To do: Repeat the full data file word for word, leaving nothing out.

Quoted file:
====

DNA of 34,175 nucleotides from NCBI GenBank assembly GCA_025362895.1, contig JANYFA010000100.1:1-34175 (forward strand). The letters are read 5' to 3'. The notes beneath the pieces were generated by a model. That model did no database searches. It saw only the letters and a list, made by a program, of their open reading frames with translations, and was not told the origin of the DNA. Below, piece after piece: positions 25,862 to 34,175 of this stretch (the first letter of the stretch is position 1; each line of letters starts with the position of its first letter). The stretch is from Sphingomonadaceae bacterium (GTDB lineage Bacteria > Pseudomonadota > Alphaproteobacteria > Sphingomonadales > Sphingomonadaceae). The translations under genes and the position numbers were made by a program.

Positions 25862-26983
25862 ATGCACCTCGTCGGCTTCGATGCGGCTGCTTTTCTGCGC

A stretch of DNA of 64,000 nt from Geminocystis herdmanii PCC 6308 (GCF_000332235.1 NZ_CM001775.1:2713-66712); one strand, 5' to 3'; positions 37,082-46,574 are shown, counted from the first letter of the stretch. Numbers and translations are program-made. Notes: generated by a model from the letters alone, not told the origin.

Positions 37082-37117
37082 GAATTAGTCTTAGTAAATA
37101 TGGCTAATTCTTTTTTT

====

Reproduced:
DNA of 34,175 nucleotides from NCBI GenBank assembly GCA_025362895.1, contig JANYFA010000100.1:1-34175 (forward strand). The letters are read 5' to 3'. The notes beneath the pieces were generated by a model. That model did no database searches. It saw only the letters and a list, made by a program, of their open reading frames with translations, and was not told the origin of the DNA. Below, piece after piece: positions 25,862 to 34,175 of this stretch (the first letter of the stretch is position 1; each line of letters starts with the position of its first letter). The stretch is from Sphingomonadaceae bacterium (GTDB lineage Bacteria > Pseudomonadota > Alphaproteobacteria > Sphingomonadales > Sphingomonadaceae). The translations under genes and the position numbers were made by a program.

Positions 25862-26983
25862 ATGCACCTCGTCGGCTTCGATGCGGCTGCTTTTCTGCGC

A stretch of DNA of 64,000 nt from Geminocystis herdmanii PCC 6308 (GCF_000332235.1 NZ_CM001775.1:2713-66712); one strand, 5' to 3'; positions 37,082-46,574 are shown, counted from the first letter of the stretch. Numbers and translations are program-made. Notes: generated by a model from the letters alone, not told the origin.

Positions 37082-37117
37082 GAATTAGTCTTAGTAAATA
37101 TGGCTAATTCTTTTTTT